Far too much coverage of Judge Amy Coney Barrett’s confirmation hearings has focused on her role as a mother of seven. Republican and Democratic senators alike have admired her “beautiful” and “well-behaved” children. In apparent awe, they have queried, “How do you do it?” In response to Sen. Dianne Feinstein (D-CA), Coney Barrett relied on a familiar deflection: “I have eyes in the back of my head.”
But isn’t it important to learn the real answer? At the very moment when she is achieving her career goal, a quarter of all women are leaving the workplace due to the burdens posed by pandemic. Even accepting the conservative representation that Coney Barrett has been able to “have it all” in a post-feminist era, we also submit to the implicit claim that her likely votes to take away protections for women is no big deal.
So, how does she do it?
Some answers are obvious, even to conservatives. Coney Barrett is a white woman. She has access to good healthcare, and does not live with the constant stress of racism and its concomitant risks of premature delivery or maternal mortality. She has at least an upper middle class income, meaning that her family has $1,000 on hand in case of emergency. Nearly half of other Americans do not.
These privileges have enabled Coney Barret to try and balance work and family. With a job offer from Notre Dame, she moved back to a familiar small city, a supportive faith community and her husband’s many relatives, including an aunt who provided child care. Good health and good help surely amplified personal characteristics: Coney Barrett, like all mothers who work outside the home, must be determined, well-organized, and able to survive on very little sleep.
But conservatives might be less likely to discern another reason Coney Barret has “done it: her decision to leave the private sector. As historian Kim Phillips-Fein reminds us, they expect her to carry forward the full conservative agenda, which includes not just cultural issues but beliefs in the de-regulation of business and the rollback of labor rights. So far, it is unclear if she will.
Coney Barrett worked briefly for a private law practice in D.C. We cannot know her reasons for leaving; we do know, however, what would have been in store for her if she had stayed. Workers at every level in corporate America have seen their hours increase rapidly in the past two decades; parents at both ends of the wage scale may not even see their children during the work week. In elite private practices, attorneys young and old are expected to bill at least 2,000 hours of work a year. Meanwhile, the path to partnership mimics a traditional male life cycle: up or out in 6-10 years. Some firms boast of “flex time options” that “only” require 40-50 hours a week. In The New Yorker, Timothy Wu suggested that work at an elite firm is “like a football game where the whistle is never blown.”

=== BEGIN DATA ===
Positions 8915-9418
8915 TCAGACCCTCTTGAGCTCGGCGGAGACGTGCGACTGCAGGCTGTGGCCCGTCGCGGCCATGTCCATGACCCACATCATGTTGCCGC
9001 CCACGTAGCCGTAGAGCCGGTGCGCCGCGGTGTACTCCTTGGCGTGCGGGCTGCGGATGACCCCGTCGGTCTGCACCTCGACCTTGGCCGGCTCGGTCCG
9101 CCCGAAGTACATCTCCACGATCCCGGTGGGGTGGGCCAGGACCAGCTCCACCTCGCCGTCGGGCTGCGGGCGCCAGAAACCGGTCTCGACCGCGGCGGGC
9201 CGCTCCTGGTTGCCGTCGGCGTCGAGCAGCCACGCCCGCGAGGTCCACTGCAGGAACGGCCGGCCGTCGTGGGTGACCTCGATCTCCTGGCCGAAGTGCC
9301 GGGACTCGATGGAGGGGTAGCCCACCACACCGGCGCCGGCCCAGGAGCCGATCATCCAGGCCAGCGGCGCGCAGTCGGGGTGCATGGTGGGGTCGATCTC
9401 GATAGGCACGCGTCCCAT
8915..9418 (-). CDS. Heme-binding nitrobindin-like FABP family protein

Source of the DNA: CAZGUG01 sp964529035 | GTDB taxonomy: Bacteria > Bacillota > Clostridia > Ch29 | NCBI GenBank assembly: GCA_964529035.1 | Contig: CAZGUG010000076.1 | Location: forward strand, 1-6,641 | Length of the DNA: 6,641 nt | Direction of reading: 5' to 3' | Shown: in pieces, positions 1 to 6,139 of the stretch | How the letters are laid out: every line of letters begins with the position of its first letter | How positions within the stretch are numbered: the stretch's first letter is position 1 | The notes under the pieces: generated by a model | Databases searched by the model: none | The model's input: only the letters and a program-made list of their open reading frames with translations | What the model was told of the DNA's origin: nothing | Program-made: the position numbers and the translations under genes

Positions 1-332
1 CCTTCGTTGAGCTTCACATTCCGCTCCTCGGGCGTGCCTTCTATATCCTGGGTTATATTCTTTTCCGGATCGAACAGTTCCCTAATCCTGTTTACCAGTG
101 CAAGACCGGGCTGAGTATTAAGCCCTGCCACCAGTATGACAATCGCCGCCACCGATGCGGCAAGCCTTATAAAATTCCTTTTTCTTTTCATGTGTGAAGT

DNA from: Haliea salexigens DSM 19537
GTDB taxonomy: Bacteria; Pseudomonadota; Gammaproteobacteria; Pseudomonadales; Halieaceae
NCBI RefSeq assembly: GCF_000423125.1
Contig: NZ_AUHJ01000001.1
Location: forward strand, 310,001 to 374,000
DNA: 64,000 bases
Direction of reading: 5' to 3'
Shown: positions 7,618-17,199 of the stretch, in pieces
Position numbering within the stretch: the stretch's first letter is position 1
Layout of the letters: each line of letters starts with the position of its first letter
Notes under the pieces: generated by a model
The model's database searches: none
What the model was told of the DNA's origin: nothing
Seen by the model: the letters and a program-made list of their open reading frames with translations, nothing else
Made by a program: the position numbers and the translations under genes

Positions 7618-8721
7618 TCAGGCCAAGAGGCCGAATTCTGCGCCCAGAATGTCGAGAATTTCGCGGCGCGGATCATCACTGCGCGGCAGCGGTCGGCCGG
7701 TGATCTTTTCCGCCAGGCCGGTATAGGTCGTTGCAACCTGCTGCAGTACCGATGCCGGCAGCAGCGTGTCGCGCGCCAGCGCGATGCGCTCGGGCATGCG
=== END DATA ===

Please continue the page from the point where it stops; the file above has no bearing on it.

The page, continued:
Make no mistake: Being a university professor is demanding and time-consuming; making tenure, like making partner, fits most men’s life cycles better than women’s. Furthermore, colleges and universities have moved toward a corporate style of thinking about customers, managers and labor costs. Yet working at a private law practice and on a university faculty is still not the same. When she arrived in South Bend, Coney Barrett entered a world that was not driven by profit and where ideas were honored over income. The job provided what many women in the private sector only imagine: paid family leave, self-designed schedules, and semester breaks when research and writing can accompany family activities.
While rare, some institutions have even put their money where their mouth is. Princeton University agreed to pay $12 million to female faculty who had been inequitably compensated. Perhaps these experiences explain why the cases Coney Barrett decided on the Seventh Circuit that involved employment discrimination and labor rights, were “closer to the middle of the court” than those she decided on cultural issues.
Amy Coney Barrett has been able to “do it” because her faith and conservative beliefs motivated her to prioritize having a large family. She has also “done it” because of the privilege that accompanied her race and class. But leaving the private sector was also of critical importance to her success. Time will tell if, as a Supreme Court Justice, she upholds the free market with the vigor conservatives expect.
Catherine McNicol Stock is the Barbara Zaccheo Kohn ’72 professor of History and American Studies at Connecticut College. Most recently, she is the author of Nuclear Country: The Origins of the Rural New Right (2020).